The Canton Repository, Sept. 17
Until Ohio stops trying to measure every district — big, small, urban, rural, rich, poor — with a one-size-fits-all test that doesn’t take into account the unlevel playing field inherent to such a diverse state, what conclusions can anyone really draw from report cards that turn one day’s raw numbers into a yearlong letter grade?
On Thursday, the state released its annual school report cards. The results were a mixed bag of positives — higher raw numbers at the same time the state again raised the bar on what it considers a passing grade for some of the tests — and such negatives as continued B’s and C’s (or worse) for districts that by other measures are told they far exceed state (and in some cases, national) averages.
Over the past few years, Ohio has phased in tougher learning standards, changed the tests it uses and raised expectations of what students should know when they graduate. We applaud the state for setting lofty goals.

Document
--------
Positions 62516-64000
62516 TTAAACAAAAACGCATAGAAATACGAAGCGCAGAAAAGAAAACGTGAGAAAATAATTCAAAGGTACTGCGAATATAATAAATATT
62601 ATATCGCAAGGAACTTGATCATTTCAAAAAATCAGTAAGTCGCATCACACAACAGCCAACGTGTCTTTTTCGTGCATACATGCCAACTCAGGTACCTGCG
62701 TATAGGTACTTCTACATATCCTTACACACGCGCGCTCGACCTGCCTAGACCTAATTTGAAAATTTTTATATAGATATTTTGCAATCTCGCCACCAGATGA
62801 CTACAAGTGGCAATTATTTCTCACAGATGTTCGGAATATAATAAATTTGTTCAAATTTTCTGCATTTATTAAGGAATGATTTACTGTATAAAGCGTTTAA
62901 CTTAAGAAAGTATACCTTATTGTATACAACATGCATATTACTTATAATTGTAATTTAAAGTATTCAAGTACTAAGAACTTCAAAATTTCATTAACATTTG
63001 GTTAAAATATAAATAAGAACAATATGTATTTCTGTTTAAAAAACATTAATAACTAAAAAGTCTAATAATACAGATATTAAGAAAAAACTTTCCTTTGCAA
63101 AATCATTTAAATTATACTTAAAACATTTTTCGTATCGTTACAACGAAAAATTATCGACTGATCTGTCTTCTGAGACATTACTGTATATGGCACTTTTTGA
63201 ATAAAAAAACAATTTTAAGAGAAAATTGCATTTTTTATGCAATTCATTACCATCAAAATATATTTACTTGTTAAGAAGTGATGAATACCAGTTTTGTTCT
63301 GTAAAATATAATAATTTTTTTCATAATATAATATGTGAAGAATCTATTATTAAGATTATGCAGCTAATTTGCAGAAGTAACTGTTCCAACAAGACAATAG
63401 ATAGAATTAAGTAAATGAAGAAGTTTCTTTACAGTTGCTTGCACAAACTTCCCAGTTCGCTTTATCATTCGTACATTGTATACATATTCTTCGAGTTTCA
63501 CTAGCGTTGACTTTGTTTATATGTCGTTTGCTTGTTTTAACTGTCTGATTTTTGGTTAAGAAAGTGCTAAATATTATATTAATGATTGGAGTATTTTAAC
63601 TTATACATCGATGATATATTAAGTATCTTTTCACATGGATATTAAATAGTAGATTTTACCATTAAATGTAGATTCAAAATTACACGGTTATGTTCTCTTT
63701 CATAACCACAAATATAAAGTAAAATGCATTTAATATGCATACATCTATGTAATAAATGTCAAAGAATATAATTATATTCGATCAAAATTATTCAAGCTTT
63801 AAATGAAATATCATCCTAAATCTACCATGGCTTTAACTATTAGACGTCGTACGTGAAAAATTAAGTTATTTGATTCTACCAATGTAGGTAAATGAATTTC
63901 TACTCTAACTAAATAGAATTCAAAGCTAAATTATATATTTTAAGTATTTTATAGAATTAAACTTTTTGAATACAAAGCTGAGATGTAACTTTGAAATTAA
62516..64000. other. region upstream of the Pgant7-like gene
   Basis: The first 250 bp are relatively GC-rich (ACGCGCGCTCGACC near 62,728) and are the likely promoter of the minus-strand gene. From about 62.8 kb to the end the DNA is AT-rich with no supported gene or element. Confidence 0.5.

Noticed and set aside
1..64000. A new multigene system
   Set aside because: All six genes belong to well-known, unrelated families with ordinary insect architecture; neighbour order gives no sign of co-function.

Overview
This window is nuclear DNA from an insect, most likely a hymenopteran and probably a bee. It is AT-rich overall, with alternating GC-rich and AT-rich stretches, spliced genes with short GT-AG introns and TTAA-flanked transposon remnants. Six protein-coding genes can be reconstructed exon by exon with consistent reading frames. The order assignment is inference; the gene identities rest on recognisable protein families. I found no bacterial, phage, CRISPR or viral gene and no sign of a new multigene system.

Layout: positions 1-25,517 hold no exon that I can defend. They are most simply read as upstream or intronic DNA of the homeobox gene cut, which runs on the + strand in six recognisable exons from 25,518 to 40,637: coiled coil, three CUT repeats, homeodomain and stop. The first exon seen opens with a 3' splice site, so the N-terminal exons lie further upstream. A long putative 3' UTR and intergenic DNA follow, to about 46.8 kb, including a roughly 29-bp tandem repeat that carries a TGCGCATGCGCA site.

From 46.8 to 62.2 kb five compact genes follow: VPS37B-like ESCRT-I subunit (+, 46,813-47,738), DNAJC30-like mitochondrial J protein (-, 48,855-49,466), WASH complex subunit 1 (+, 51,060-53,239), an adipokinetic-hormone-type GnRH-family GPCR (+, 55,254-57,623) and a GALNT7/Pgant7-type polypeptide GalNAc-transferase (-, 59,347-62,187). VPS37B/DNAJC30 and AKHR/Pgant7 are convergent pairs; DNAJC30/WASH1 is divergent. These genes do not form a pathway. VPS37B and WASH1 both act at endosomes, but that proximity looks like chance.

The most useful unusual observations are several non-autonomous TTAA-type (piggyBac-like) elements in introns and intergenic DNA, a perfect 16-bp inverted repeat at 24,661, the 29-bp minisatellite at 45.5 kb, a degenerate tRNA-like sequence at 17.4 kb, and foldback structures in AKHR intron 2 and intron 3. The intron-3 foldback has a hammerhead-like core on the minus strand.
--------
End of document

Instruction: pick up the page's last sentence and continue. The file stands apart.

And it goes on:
At the same time, we remind the state — and parents and boards of education — that we all must look well beyond the “snapshot of performance” testing provides to seek out, find and celebrate successes in other ways that often can be as meaningful and significant.
The Columbus Dispatch, Sept. 15
Last Friday, as America’s attention was focused on Irma, a monster hurricane bearing down on Florida, the nation hit a different sort of high-water mark: The national debt exceeded $20 trillion.
Earlier that day, President Donald Trump signed a bill into law suspending the debt ceiling; months of pent-up demand from budget maneuvers, employed to avoid exceeding the cap, prompted the Treasury Department to begin borrowing billions more.
Surpassing the $20 trillion debt mark is an indicator of the nation’s perilous financial condition. Every dollar we spend today ties up money in future budgets for interest payments; these are dollars that won’t be available in coming years for government, social services and defense.
Eventually, the government will face some kind of default, either on its obligations to its creditors or its promises to citizens. Politicians’ dreams of robust economic growth — just around the next corner! — will not bail us out of this Category 5 financial storm.
Our nation’s standard of living faces a dire threat. Solutions exist, but Congress and the administration must work together to enact structural fiscal reform, take a scalpel to spending, and begin paying down the debt.
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